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Crematory helps out local pet owners
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      Last week was tough in the football world. Our high school football teams were officially out of the running and Georgia Southern ended a lackluster season. On top of it all, the University of Georgia - which is also having a lackluster season (and I am being generous here) - suffered a blow as its beloved mascot died suddenly of a heart attack.
       As the Bulldog nation mourned the death of UGA VII, I began to wonder. What does one do to immortalize their beloved pet? Most people do not have a mausoleum in a stadium in which to bury a valued member of their family.
       Then I remembered, there is an option here locally. You can have your pet cremated at Paws n Reflect Pet Crematory. Opened in 2008, the crematory is owned by Kim Futch, wife of local coroner Jake Futch who is also a funeral director with the Hodges-Moore Funeral Home in Statesboro.
       "I have been in the funeral business for about 30 years," Jake Futch said. "Kim and I just felt like there was a need for this type of a service. The death of a pet can be very traumatic for many people, and they just don't know what to do. They want to honor their pet, and keep some memory of it. This is certainly one way to do that."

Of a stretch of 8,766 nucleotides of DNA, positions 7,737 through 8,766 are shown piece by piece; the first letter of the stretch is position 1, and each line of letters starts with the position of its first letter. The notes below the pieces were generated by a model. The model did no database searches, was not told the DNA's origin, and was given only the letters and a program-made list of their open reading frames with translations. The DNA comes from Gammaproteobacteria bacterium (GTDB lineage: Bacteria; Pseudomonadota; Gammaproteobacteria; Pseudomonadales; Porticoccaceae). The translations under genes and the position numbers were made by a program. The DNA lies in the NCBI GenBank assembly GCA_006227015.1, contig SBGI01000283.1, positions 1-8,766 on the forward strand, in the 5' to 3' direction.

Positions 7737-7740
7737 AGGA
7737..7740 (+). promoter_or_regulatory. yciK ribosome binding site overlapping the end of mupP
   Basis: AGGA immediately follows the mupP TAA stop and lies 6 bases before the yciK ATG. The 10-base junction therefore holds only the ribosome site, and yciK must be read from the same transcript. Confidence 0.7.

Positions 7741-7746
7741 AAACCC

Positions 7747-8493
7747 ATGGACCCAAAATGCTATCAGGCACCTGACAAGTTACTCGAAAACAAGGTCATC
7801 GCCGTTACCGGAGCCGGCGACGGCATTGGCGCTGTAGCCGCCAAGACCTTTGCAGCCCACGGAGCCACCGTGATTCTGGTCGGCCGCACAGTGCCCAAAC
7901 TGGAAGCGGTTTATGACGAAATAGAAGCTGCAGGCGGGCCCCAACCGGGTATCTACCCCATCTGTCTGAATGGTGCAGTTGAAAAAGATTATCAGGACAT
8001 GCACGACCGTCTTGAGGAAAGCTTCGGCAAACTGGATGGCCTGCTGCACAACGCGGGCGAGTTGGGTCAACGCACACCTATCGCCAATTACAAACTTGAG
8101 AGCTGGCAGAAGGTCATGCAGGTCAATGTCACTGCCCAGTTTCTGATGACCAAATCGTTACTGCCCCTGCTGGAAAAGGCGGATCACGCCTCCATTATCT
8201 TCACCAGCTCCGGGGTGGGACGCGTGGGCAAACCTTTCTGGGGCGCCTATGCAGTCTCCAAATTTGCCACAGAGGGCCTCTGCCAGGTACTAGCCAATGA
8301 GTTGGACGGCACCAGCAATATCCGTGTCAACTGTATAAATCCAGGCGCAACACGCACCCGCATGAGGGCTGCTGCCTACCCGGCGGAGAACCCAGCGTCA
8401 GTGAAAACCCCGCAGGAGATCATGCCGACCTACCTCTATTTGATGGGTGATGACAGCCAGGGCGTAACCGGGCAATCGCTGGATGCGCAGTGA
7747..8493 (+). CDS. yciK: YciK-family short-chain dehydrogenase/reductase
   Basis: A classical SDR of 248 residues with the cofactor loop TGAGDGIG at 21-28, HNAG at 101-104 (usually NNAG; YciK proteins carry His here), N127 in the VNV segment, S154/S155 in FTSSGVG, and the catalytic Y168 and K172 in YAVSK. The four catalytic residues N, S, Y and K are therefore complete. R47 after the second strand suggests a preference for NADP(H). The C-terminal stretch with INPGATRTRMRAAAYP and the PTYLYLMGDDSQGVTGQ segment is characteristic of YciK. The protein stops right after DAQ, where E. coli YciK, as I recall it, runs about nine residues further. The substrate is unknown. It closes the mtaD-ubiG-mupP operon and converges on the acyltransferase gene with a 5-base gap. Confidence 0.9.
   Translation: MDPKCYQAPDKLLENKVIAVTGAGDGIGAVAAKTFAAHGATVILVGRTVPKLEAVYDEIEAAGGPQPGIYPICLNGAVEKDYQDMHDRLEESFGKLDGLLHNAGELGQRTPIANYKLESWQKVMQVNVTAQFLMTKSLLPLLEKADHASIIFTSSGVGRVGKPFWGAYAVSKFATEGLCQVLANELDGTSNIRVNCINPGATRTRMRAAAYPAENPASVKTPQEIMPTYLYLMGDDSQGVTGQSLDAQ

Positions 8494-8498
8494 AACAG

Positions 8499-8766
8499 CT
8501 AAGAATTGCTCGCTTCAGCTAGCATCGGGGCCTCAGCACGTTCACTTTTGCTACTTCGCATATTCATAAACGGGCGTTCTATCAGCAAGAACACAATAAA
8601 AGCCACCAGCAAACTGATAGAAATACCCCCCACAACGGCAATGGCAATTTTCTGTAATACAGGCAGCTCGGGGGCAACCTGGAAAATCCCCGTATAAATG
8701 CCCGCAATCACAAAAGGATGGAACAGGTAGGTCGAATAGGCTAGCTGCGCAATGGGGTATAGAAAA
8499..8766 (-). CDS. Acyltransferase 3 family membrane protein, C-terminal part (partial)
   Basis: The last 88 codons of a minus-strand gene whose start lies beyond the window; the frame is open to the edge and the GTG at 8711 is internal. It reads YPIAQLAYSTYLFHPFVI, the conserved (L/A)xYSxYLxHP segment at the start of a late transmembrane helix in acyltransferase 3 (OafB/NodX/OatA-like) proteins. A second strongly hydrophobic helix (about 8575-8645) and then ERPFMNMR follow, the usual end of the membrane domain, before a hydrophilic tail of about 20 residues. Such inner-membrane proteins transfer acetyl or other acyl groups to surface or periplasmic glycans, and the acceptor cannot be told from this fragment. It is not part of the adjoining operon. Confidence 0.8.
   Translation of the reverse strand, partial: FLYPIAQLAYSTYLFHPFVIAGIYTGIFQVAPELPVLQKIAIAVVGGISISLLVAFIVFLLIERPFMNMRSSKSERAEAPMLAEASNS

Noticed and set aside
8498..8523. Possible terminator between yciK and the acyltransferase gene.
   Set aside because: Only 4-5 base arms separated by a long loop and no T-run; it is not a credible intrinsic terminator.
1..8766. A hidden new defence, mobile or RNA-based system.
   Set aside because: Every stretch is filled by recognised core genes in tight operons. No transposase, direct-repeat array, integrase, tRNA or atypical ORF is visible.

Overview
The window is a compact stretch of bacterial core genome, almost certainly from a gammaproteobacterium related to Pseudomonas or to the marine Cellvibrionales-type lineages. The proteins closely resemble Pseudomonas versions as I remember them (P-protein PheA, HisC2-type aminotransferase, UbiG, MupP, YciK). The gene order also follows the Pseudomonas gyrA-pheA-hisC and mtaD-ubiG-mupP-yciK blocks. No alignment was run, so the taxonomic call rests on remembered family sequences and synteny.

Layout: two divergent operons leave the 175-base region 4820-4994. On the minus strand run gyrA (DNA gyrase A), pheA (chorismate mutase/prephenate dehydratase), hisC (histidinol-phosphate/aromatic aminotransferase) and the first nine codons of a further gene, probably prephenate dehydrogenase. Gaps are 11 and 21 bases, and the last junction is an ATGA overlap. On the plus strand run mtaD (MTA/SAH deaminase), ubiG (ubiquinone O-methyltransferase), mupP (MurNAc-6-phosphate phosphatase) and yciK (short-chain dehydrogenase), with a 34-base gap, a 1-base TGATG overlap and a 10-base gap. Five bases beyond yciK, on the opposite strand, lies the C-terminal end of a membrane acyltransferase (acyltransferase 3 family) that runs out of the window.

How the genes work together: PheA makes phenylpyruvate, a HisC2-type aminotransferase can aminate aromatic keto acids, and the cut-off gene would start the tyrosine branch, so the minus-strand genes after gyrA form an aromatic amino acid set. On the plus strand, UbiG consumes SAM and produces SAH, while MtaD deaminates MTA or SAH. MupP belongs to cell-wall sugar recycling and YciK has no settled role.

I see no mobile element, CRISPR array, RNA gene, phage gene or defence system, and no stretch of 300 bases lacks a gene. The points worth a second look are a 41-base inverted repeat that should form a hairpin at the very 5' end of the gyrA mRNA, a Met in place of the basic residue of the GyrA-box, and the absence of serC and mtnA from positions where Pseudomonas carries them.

Futch said that urns are available for purchase to hold the pet's ashes. "We know that one of the concerns of the pet owner is that the ashes they are receiving are from their pet," he said. "Each animal is cremated with a metal medallion that is placed with it. That metal medallion is placed with the cremains in addition to a certificate of cremation. The pet owner receives all of these things.
       Futch said that they cremate about 12 pets per month on average. The price for cremation begins at $55. "It depends on the size of the animal, and whether or not it is a private cremation or a communal one," he said.
       The crematorium is designed specifically for pets, and can hold up to a 500 pound animal. According to Futch, there is also a pet crematory in Savannah and some in South Carolina.
       "Sometimes we forget that people grieve for their pets, like they grieve for their human family members," he said. "This is a way to help people through that process."
       I would be remiss if I didn't acknowledge the other college football team in our state which is frankly doing very well. Georgia Tech. Okay, I said it. Enjoy it while you can, because there may be a yellow jacket in that crematory on Saturday.

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